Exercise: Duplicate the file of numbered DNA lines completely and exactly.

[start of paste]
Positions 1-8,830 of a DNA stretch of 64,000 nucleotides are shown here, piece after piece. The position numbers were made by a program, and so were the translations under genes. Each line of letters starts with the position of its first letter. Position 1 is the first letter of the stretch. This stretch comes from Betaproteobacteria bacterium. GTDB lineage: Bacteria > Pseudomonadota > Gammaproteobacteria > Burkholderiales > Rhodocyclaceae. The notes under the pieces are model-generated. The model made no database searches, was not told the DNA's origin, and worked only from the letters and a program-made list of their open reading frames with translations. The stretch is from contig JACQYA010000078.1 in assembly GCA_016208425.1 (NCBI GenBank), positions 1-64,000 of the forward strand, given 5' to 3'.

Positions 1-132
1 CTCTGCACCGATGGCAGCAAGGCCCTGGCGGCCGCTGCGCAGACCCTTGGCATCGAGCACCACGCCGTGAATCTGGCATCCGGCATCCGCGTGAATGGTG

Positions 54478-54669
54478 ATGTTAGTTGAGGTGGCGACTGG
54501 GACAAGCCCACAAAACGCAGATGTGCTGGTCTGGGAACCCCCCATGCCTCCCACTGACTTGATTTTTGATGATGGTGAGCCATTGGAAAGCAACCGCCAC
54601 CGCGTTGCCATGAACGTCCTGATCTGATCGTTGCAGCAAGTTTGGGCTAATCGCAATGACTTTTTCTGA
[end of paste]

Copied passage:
Positions 1-8,830 of a DNA stretch of 64,000 nucleotides are shown here, piece after piece. The position numbers were made by a program, and so were the translations under genes. Each line of letters starts with the position of its first letter. Position 1 is the first letter of the stretch. This stretch comes from Betaproteobacteria bacterium. GTDB lineage: Bacteria > Pseudomonadota > Gammaproteobacteria > Burkholderiales > Rhodocyclaceae. The notes under the pieces are model-generated. The model made no database searches, was not told the DNA's origin, and worked only from the letters and a program-made list of their open reading frames with translations. The stretch is from contig JACQYA010000078.1 in assembly GCA_016208425.1 (NCBI GenBank), positions 1-64,000 of the forward strand, given 5' to 3'.

Positions 1-132
1 CTCTGCACCGATGGCAGCAAGGCCCTGGCGGCCGCTGCGCAGACCCTTGGCATCGAGCACCACGCCGTGAATCTGGCATCCGGCATCCGCGTGAATGGTG

Positions 54478-54669
54478 ATGTTAGTTGAGGTGGCGACTGG
54501 GACAAGCCCACAAAACGCAGATGTGCTGGTCTGGGAACCCCCCATGCCTCCCACTGACTTGATTTTTGATGATGGTGAGCCATTGGAAAGCAACCGCCAC
54601 CGCGTTGCCATGAACGTCCTGATCTGATCGTTGCAGCAAGTTTGGGCTAATCGCAATGACTTTTTCTGA